Friday, November 20, 2015
CPB Classic: A Modest Proposal for a College Curriculum
From August, 2013
A Modest Proposal for a College Curriculum
"A "return to rigor" in the college experience is certainly in order. College graduates should differ from non-graduates in more ways than just their projected lifetime earnings, SAT scores, and high school GPAs. They should actually know things that non-grads do not, and they should behave in ways that non-grads do not. In my view, a college graduate should be readily discernible from the non-grad in his appearance, presentation, manner of speech, work habits, leisure activities, physical fitness, morals, and social relations. Graduates should be different from when they matriculated four years earlier."
"The fall seminar would cover, at a minimum, Homer, Plato, Aeschylus, Aristophanes, Herodotus, and Thucydides. The spring seminar would add Aristotle, Euripedes, and Sophocles. See here to see how all these works can be read in a year."
"Four years of high-school Latin would dramatically arrest the decline in American education....Nothing so enriches the vocabulary, so instructs about English grammar and syntax, so creates a discipline of the mind, an elegance of expression, and serves as a gateway to the thinking and values of Western civilization as mastery of a page of Virgil or Livy (except perhaps Sophocles’s Antigone in Greek or Thucydides’ dialogue at Melos)."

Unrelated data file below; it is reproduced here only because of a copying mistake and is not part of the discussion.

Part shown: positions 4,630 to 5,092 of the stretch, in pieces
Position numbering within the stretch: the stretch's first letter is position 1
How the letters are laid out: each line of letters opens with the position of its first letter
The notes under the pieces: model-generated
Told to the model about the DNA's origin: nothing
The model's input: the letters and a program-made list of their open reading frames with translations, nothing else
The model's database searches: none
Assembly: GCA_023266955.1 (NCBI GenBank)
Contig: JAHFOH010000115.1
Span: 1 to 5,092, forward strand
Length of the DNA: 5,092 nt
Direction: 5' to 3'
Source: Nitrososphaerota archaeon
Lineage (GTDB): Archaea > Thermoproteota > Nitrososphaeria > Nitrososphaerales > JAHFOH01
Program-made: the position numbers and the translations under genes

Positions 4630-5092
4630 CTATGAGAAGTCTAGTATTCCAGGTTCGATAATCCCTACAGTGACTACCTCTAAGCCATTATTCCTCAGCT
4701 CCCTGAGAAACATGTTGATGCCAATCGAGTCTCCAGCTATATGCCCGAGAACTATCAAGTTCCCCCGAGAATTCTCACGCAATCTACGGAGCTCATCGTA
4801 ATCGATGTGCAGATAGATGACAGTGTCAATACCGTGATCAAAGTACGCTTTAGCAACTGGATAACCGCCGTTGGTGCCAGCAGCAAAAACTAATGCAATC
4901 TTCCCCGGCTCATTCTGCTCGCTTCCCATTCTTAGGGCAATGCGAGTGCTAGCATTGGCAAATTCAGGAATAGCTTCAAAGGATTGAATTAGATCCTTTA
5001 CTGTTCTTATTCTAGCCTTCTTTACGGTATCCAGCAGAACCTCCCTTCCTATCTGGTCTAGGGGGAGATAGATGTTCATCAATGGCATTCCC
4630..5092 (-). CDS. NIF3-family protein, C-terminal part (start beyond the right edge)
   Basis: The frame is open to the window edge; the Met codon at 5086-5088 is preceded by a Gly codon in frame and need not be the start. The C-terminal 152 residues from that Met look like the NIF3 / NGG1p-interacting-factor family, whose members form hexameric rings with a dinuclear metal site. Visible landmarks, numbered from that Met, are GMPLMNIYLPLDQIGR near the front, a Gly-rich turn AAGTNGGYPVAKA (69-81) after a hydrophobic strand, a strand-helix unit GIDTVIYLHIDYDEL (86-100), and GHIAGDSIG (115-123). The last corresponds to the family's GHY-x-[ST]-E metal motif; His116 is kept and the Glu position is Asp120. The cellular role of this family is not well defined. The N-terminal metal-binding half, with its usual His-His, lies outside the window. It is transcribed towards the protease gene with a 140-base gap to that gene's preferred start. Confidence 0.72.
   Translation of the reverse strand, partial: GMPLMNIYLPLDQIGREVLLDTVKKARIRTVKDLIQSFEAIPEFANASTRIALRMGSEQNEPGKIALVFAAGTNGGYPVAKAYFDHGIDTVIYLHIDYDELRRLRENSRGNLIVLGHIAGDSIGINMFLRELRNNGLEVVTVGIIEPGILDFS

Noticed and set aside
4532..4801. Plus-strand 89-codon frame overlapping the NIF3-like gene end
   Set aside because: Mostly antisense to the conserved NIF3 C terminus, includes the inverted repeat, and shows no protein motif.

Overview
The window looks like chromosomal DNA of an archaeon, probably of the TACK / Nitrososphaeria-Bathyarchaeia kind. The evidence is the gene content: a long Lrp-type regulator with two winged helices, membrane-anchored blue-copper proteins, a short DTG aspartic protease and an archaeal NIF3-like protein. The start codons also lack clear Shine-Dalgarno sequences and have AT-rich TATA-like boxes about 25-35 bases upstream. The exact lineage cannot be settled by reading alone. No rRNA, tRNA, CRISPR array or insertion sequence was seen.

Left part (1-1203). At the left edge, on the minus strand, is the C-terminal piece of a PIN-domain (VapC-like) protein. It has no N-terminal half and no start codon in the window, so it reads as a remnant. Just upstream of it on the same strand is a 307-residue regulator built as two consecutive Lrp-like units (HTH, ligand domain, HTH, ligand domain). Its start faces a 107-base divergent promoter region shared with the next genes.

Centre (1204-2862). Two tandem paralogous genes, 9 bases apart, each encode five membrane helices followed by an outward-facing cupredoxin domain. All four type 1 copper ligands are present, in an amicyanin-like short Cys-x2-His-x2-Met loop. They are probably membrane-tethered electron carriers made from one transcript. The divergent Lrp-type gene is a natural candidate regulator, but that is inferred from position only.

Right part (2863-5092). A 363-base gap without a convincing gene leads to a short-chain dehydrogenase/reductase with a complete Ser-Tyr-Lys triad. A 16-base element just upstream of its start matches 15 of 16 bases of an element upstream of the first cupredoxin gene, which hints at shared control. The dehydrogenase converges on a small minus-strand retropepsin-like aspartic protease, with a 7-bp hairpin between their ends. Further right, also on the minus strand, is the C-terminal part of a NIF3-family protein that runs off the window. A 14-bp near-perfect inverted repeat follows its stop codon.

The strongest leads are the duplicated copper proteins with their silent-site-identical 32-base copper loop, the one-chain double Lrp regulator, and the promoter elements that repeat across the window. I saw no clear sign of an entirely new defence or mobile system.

What about athletics?
"Seniors will compete in Modern Penathlon, endurance running, open water swimming, and multi-day wilderness trekking."
The End Product
"How would a graduate of such a program differ from typical college graduates? This would not be a person to trifle with, a person inured to hardship and possessing extremely strong self-discipline. They can read Ancient Greek and French, paint a portrait, and ride a horse. They have extraordinary mental and physical endurance. They have mastered both elements of the liberal arts and sciences."